Outten & Golden: Empowering Employees in the Workplace

Posts Tagged ‘upward assessments’

Upward Assessment of Darth Vader

Wednesday, March 3rd, 2010

Image: Noel S. WilliamsA recent survey by The Conference Board, a not-for-profit organization that disseminates information about business management and economic trends, showed that job satisfaction in America hit a record low in 2009.  Part of the problem is managers who run roughshod over morale.  Part of the solution is employee surveys that provide an underpinning for managers’ performance appraisals.

Formal grievance procedures against miscreant managers are a drastic option, and often bring adversity to the whistleblower.  But so-called “upward assessments” empower subordinates by giving them input into management performance appraisals.  Measuring management behavior, not some nebulous notion that “the company cares about its people,” will rein in abusive managers simply because once something is measured, it generally improves.

I don’t need to refer to the human resource trend du jour — I already know this because my previous manager was Darth Vader reincarnate.  Recognizing the threat to his evil little empire, he usurped the survey process, twisting it to the dark side.

Published norms, articles about workplace bullying, quarterly process meetings and retreats were all his decoys, but his ultimate subterfuge was the employee survey.   He cunningly constructed this devious document to shirk responsibility and shroud his malice.  His dastardly plot recognized that direct surveys represented a powerful check upon his unfettered malevolence.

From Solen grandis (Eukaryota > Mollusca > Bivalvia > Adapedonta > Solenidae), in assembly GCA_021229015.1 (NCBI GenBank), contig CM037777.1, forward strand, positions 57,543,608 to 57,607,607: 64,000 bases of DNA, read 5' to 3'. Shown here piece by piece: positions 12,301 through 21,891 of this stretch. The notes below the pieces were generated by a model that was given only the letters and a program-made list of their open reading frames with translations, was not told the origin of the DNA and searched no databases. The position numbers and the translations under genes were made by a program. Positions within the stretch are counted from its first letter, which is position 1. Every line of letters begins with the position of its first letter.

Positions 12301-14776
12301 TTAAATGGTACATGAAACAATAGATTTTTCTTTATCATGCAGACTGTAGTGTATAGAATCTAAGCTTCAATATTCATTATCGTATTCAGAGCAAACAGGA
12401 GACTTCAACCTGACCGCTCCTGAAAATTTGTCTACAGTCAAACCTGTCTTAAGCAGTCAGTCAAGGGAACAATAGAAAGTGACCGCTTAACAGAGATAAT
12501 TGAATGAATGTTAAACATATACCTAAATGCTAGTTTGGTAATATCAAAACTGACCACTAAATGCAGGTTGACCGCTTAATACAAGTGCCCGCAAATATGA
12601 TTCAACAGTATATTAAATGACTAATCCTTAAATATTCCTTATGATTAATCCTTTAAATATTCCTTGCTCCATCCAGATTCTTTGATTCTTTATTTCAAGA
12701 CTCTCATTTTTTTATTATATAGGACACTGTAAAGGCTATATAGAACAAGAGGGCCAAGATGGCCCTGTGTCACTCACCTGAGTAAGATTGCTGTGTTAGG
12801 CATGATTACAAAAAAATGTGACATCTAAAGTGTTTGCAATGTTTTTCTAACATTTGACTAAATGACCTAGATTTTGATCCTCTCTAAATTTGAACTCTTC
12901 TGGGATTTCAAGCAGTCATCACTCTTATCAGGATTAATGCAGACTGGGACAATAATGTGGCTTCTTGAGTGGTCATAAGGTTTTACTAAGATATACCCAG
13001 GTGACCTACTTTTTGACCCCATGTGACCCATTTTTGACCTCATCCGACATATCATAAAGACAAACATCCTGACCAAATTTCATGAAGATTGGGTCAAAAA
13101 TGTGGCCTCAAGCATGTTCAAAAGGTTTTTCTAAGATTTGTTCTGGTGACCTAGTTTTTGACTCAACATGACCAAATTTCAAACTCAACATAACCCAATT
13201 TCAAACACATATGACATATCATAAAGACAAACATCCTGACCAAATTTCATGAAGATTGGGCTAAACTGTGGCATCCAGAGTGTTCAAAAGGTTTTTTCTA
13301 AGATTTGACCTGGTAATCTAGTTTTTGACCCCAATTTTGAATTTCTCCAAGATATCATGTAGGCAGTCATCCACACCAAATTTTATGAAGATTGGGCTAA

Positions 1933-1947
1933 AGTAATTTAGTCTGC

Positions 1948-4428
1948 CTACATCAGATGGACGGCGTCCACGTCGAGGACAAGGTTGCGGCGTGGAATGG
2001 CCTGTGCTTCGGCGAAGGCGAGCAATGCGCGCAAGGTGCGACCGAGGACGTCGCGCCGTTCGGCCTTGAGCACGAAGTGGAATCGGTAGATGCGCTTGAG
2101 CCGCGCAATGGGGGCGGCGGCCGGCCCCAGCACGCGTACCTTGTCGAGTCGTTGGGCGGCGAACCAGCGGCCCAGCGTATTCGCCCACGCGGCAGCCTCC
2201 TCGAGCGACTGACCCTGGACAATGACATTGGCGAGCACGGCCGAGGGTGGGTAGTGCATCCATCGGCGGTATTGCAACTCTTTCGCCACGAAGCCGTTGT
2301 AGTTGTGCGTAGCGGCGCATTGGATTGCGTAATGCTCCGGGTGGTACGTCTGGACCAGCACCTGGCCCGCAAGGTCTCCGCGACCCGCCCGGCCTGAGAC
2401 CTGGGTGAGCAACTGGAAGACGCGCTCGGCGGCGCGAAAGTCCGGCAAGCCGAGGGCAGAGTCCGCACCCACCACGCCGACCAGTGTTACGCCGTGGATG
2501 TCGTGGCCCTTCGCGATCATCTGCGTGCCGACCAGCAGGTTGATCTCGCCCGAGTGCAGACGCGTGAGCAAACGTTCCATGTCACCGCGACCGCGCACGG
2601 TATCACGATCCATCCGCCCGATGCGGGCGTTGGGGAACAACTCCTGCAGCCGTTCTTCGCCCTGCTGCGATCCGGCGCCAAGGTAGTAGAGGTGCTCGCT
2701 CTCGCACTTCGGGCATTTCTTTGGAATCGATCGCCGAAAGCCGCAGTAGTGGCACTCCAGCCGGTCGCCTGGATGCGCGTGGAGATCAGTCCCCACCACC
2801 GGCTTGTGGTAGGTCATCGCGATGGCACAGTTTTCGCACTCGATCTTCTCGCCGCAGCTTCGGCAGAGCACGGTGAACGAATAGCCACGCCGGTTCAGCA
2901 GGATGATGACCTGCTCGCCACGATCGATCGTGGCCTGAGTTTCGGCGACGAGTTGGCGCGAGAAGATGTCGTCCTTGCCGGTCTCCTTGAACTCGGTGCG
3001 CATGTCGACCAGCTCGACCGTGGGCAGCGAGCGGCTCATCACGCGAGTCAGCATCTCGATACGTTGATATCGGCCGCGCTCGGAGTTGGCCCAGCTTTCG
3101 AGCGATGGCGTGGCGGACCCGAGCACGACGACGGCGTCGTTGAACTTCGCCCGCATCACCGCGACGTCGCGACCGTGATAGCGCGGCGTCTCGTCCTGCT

When I started this job I was bemused that our 25-person department had its own set of norms:  ten principles that basically boiled down to the golden rule.  Everyone else in our large organization was content to operate under organization-wide principles.

On the surface, our department was a group of top-notch professionals working in accord.   It seemed we had struck the optimal balance between efficiency, effectiveness and employee moral, but why did we have a special set of norms, I wondered?   Why were they plastered everywhere:  on the conference room walls, on our manager’s door, in meeting rooms?  One could not walk more than a few yards without encountering them.

I was new, but no one on our team seemed capable of belittling, intimidating, disrespecting or otherwise mistreating a co-worker.  Was this because of the norms?  Or was something more sinister at play that the norms were hiding?

A few months after I started it was time for my first quarterly “process” meeting.  As far as I could tell, this was rare, if not unique to our department.   Part of the unusual agenda called for a discussion of our norms and a potential employee survey.  An extra copy of our norms was posted on the meeting room door, almost as if there had been a recent breach of etiquette.  There had been, many breaches, the perpetrator ambushing her victims then squirming to our manager Darth for refuge.